Billy Flores, Hero of the Cutter Blackthorn
There is no greater love than to lay down one’s life for one’s friends.
John 15:13, New Testament
In the long history of the U.S. Coast Guard, there is no better example of the Biblical scripture listed above than the case of “Billy” Flores. In 1979, less than a year out of boot camp, a quiet and unassuming young man came aboard the buoy tender Blackthorn (WLB-391). The 19-year-old seaman apprentice had graduated from the Coast Guard Training Center at Alameda, California. Born and raised in Carlsbad, New Mexico, his parents gave the young man permission to leave high school early to enlist in the United States Coast Guard. His name was William Ray “Billy” Flores.
One of forty 180-foot buoy tenders built during World War II, Blackthorn was commissioned in 1944. Like the rest of the service’s aging fleet, Blackthorn underwent numerous overhauls during its lengthy career. From late 1979 through early 1980, Blackthorn received yet another overhaul—this time in Tampa, Florida. In late January, after completing its overhaul, Blackthorn prepared for the voyage back to its homeport of Galveston, Texas.
Blackthorn began its journey on the night of Monday, Jan. 28, 1980. While the tender steamed down the shipping channel near the mouth of Tampa Bay, the 600-foot tanker S.S. Capricorn was steaming into the bay. Having been overtaken by the Russian passenger ship Kazakhstan, Blackthorn proceeded in mid-channel. Glare from the brightly lit passenger vessel prevented the bridge watches of Blackthorn and Capricorn from seeing each other at first. After regaining its bearings, Capricorn began to turn left, but this prevented the two ships from passing port-side to port-side. Unable to make radio contact with Blackthorn, Capricorn’s pilot blew two whistle blasts to signal that the ships pass starboard-to-starboard.
With Blackthorn’s officer-on-deck, Lt. Cmdr. John Ryan, confused about standard operating procedure, the tender’s skipper ordered evasive action. But the order came too late, and the ships collided. The damage to Blackthorn seemed minimal at first, but Capricorn’s anchor had imbedded in the tender’s hull and, as the ships began to separate, the slack in the anchor chain tightened. When the chain became taught, the anchor ripped open the tender’s port side filling Blackthorn’s exposed compartments with water. The buoy tender soon began a roll onto its port side.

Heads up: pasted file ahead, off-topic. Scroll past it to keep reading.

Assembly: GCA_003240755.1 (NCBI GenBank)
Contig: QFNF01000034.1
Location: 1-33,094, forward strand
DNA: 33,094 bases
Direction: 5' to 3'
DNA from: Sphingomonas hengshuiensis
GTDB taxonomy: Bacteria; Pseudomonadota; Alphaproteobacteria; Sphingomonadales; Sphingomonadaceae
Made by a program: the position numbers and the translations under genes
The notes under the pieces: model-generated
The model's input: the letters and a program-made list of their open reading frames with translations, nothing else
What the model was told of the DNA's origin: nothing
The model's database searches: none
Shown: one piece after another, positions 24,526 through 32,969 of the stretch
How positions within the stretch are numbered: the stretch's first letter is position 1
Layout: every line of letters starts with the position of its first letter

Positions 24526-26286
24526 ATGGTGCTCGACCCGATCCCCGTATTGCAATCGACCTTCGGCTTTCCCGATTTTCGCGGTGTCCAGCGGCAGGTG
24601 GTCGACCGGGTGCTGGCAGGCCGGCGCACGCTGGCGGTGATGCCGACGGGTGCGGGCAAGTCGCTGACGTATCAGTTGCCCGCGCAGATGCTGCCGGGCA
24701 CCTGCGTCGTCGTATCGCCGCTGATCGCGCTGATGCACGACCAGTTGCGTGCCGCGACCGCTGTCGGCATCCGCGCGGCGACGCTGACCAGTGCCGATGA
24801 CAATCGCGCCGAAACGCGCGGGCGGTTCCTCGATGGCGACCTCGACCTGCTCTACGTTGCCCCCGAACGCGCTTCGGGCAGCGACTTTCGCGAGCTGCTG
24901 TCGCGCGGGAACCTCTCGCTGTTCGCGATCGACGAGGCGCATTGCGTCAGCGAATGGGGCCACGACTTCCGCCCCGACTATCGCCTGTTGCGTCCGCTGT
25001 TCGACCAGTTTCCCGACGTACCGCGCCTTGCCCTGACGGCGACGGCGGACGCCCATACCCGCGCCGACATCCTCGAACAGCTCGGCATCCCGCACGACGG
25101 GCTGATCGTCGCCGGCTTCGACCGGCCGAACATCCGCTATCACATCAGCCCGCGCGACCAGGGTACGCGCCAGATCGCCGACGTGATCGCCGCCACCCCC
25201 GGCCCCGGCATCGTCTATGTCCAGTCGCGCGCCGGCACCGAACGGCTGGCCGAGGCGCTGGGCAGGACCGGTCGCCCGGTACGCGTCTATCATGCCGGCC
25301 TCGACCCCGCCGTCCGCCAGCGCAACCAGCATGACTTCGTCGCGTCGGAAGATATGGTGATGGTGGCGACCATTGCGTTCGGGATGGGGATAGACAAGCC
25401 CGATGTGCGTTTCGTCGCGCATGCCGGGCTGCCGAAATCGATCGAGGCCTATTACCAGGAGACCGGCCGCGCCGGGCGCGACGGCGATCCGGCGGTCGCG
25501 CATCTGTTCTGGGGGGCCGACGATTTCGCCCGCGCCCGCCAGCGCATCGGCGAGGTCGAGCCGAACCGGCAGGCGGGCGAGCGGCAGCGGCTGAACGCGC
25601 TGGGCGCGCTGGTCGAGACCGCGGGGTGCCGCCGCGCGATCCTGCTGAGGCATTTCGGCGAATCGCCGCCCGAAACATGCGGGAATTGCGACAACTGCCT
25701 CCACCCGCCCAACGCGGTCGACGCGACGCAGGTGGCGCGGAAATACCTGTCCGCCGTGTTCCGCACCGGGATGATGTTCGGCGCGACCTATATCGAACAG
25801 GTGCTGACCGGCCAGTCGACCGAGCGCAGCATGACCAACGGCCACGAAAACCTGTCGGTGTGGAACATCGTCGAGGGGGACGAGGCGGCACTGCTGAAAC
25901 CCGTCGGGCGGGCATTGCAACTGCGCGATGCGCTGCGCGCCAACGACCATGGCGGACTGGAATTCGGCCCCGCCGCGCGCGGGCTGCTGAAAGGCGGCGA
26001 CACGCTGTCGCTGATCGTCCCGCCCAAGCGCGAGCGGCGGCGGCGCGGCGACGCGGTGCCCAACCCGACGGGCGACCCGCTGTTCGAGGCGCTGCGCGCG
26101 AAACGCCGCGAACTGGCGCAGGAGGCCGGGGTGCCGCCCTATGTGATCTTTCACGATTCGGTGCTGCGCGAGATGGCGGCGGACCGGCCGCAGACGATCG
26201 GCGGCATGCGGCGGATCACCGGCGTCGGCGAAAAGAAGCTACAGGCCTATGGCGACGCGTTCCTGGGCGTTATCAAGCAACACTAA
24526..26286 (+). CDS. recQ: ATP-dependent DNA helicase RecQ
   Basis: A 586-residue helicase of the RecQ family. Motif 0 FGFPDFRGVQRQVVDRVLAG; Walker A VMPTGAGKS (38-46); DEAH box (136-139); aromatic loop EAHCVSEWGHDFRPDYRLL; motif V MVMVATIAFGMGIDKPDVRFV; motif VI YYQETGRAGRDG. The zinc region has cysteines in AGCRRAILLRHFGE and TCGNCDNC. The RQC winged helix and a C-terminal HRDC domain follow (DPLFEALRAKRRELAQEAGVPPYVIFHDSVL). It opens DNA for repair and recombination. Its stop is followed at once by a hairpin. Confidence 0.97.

As Blackthorn began to capsize. A 1980 photograph of Blackthorn after its raising for inspection and subsequent sinking as a reef. In the darkness, Seaman Apprentice Flores and a shipmate located the lifejacket locker. They threw lifejackets to crewmembers already in the water and Flores used his trouser belt to hold open the locker door and allow more to float to the surface. After most of the survivors had abandoned ship, Flores stayed with the sinking tender determined to save more shipmates trapped in the sinking hull. In his selfless effort to save more lives, Flores sacrificed his own life. As if given the gift of life by Flores, later recounted, “As I struggled, suddenly a life jacket from the locker that was on the main deck came floating up to me.”
Even though the sinking resulted in the death of Flores and 22 of his shipmates, many more would have died if not for his heroic efforts. After the accident, the lost buoy tender was re-floated for a subsequent investigation and board of inquiry. Blackthorn was then sunk as an artificial reef in the Gulf of Mexico. A monument was later erected in memory of the Blackthorn in St. Petersburg, Florida, where annual commemorations are observed on the date of the tender’s loss.
In the years after Blackthorn’s sinking, surviving crewmembers who witnessed Flores’s bravery, lobbied the service to recognize and honor their fallen shipmate. Flores’s shipmates gathered records and eyewitness accounts to ensure that he was duly recognized for his self-sacrifice and devotion to duty. In September 2000, William Flores’ family accepted from the service the posthumous award of the Coast Guard Medal, the service’s highest award for peacetime heroism. The medal citation reads:
The President of the United States of America takes pride in presenting the Coast Guard Medal (Posthumously) to Seaman Apprentice William R. Flores, United States Coast Guard, for heroism.